The FunnyJunk/Oatmeal Debacle Becomes a Lawsuit

The Oatmeal LogoFeel free to mark this date on your calendar. Today, June 18th, 2012 I, Jonathan Bailey, have been rendered speechless (at least briefly).

News came out today that, on Friday the 15th, attorney Charles Carreon filed suit against Matt Inman, creator of The Oatmeal webcomic series, Indiegogo and two charities, namely the National Wildlife Fund and the American Cancer Society, a move that has even me struggling to write neutral and detailed commentary (which is why I won’t this time).

Though I covered the Oatmeal/FunnyJunk dispute in much greater detail previously, I’ll do my best to recap it quickly.

About a year ago, The Oatmeal and FunnyJunk had a war of words that was initiated by Inman, who was frustrated that his comics were routinely appearing on FunnyJunk without permission or, in many cases, attribution. Earlier this month, nearly 10 months after the first war of words, Carreon sent a letter of behalf of FunnyJunk demanding removal of allegedly defamatory comments made during that spat and payment of some $20,000.

Inman balked at this and, instead, started up an Indiegogo fundraiser to raise the money, that would then be donated to both of the charities listed above. Inman also promised to take a photo of the money before donating it and send that photo, along with a salacious and comical drawing of Inman’s mother trying to seduce a bear.

The campaign was a hit and raised some $180,000 in about a week, more than 9 times the original target. However, Carreon wasn’t pleased with the attention and first sought to get the Indiegogo camapign shuttered as a violation of their terms of service and the, on Friday, filed a lawsuit against everyone involved, even if that involvement was in name only and not action (as with the charities).

The result of this is that, in less than a month, Carreon has gone from being a relatively unknown attorney that had worked on a major case in the past (the domain case), to being known for threatening the Oatmeal, to being the attorney that tried to get a donation campaign shut down and now to the guy who is actively suing two charities because he didn’t like how his name was being used online.

That, in a word, is insane.

I’ve been following copyright news for 12 years and have been actively running Plagiarism Today for 7. The only incident I can recall comes close to this level of outrageousness was a 2007 email exchange between attorneys that resulted in one challenging the other to a street fight. That dispute, which was over a DVD rental service, did not end in an actual lawsuit.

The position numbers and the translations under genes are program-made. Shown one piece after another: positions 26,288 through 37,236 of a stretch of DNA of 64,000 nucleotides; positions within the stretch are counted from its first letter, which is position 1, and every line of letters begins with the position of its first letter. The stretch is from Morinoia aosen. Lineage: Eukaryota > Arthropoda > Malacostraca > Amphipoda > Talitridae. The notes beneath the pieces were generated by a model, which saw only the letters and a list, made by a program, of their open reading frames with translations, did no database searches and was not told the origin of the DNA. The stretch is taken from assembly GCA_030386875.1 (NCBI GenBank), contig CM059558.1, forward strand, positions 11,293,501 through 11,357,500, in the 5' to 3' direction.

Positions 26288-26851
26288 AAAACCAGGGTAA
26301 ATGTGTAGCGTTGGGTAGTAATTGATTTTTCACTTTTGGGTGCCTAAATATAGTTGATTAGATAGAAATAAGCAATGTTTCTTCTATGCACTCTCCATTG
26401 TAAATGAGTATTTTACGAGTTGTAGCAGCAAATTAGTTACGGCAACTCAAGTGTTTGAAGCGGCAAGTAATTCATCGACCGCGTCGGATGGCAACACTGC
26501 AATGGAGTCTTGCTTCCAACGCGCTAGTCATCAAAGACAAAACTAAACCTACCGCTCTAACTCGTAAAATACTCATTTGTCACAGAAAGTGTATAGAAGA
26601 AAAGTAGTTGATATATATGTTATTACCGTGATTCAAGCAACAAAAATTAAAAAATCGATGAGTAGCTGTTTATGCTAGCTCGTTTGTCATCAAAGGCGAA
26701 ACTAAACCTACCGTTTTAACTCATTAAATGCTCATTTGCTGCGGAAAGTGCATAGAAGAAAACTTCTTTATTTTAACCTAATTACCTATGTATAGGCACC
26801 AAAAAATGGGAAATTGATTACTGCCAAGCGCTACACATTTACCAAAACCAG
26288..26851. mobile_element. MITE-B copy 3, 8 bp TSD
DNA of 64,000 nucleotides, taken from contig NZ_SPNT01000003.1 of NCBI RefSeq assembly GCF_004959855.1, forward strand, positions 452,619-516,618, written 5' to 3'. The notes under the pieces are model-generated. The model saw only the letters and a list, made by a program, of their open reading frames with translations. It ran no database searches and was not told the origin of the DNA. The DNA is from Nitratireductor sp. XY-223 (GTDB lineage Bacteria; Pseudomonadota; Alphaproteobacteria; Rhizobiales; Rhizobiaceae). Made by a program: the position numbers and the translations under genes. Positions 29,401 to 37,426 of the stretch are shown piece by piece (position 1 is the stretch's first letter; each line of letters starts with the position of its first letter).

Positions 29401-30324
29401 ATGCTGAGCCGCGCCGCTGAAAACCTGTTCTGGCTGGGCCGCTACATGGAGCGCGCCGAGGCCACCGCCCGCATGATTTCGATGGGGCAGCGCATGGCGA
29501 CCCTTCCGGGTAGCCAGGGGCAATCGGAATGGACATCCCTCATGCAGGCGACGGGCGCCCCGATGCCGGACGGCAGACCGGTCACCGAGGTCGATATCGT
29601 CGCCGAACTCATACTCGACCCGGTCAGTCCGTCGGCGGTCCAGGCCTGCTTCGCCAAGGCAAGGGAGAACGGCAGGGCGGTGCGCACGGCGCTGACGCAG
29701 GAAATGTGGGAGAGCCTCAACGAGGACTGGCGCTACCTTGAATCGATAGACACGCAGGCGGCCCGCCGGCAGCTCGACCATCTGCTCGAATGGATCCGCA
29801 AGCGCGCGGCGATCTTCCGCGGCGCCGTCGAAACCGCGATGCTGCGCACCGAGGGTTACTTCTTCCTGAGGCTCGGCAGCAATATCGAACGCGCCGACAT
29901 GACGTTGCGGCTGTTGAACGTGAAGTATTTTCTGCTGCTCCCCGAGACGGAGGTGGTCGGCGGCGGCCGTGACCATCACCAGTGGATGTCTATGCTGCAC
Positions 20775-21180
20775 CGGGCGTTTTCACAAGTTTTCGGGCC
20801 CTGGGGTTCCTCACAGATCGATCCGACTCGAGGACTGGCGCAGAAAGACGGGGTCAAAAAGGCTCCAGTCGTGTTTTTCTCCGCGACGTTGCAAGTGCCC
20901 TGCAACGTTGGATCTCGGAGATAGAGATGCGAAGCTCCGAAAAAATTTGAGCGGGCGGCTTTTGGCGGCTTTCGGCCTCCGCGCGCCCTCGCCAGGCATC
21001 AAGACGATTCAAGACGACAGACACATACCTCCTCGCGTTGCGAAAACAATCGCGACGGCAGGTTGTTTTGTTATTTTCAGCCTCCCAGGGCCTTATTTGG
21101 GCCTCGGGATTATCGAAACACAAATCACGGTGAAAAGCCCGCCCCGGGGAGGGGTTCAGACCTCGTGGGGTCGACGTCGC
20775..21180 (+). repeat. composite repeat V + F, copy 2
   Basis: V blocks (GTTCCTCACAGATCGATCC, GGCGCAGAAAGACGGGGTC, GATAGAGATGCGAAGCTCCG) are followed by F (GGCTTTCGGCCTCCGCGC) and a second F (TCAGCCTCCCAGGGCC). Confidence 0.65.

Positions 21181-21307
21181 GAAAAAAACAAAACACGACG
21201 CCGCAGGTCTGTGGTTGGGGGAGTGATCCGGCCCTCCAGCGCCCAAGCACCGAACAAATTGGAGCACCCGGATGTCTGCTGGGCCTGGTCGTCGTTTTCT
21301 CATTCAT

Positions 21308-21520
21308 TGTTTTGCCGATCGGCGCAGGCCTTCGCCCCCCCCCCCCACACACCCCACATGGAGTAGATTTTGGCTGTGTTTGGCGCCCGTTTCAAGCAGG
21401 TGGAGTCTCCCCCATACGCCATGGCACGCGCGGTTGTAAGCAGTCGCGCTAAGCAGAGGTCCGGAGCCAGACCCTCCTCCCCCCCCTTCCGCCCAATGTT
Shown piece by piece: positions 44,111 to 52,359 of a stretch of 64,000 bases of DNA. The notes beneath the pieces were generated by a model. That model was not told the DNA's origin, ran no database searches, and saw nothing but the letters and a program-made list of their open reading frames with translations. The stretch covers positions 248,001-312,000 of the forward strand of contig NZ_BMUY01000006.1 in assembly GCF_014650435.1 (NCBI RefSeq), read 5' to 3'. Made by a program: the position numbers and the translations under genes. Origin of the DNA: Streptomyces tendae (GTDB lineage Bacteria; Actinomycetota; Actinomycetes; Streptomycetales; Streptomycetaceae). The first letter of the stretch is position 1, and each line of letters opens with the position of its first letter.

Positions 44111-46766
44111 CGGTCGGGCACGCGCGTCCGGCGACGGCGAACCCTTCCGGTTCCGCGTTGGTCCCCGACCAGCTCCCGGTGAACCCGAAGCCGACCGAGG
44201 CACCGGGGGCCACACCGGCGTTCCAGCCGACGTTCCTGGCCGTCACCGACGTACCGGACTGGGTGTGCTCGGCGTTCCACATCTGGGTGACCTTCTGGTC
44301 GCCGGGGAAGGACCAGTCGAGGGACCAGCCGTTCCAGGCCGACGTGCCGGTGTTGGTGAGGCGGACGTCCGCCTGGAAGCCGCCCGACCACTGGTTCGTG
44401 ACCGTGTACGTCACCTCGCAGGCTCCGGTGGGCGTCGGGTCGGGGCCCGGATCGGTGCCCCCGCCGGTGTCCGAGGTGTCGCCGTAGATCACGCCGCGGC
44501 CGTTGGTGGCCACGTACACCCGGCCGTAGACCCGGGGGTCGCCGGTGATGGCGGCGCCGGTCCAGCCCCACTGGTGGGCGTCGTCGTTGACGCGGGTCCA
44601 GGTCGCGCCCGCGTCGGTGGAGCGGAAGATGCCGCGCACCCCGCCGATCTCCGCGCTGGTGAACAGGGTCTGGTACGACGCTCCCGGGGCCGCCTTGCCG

What Carreon is failing to realize is that, as legally weak as his case is, the court of law stopped being the most important court in this matter a long time ago. When Inman took the first letter public and launched the Indiegogo campaign, the matter was out in the court of public opinion and the Streisand Effect was in full force.

However, rather than separating out the legal issues from Inman’s showmanship, he decided to fight against the publicity and, in doing so, guaranteed that things would be made worse. Mr. Carreon, judging from this lawsuit, took things personally and, in response, is now taking things to a whole new level, a level that virtually guarantees he will have no sympathizers, no defenders and where the damage to his reputation will likely be permanent. It’s to a point where, even if he did win, it would be a pyrrhic victory.

But while I’m upset that these charities will have time and resources diverted away from their core causes (even with pro bono legal help a lawsuit is still a distraction) I’m also concerned about Mr. Carreon himself.

I admit openly that I am a person who enjoys a good fight. I didn’t get into my field because I’m scared of conflict. I’m known for being quick to anger, quicker still to hold my ground and very slow to let it go. I can think of many times in my life I’ve held on to battles too long and said/done things in anger that I later regretted.

However, Mr. Carreon has taken things past a point that any reasonable person would and has involved third parties that did not need to be involved. His approach to the matter, so far at least, has been limited to escalation and now the matter is completely out of control. Not in my wildest moments of rage could I imagine doing something this irrational.

Now, attorneys are lining up to give pro bono help to Inman, Indiegogo and the charities and Carreon has reignited the wrath of the Web, guaranteeing that this issue will not die down any time soon. These are not the actions of a man who is thinking clearly and understand what it is he is fighting.

In short, no matter what happens from here on, Carreon can not win. He has already lost. Any victory he does get will be hollow. My hope is that Mr. Carreon will calm down, realize his predicament and start working to rebuild what he destroyed.

However, that seems unlikely.

When you’ve gone this far down the path, it’s more or less impossible to stop. Carreon has declared total war and he’s done so against an enemy that can destroy him easily. Right or wrong, at least in the legal sense, doesn’t enter into it.

Hopefully he’ll realize that before it’s completely too late.

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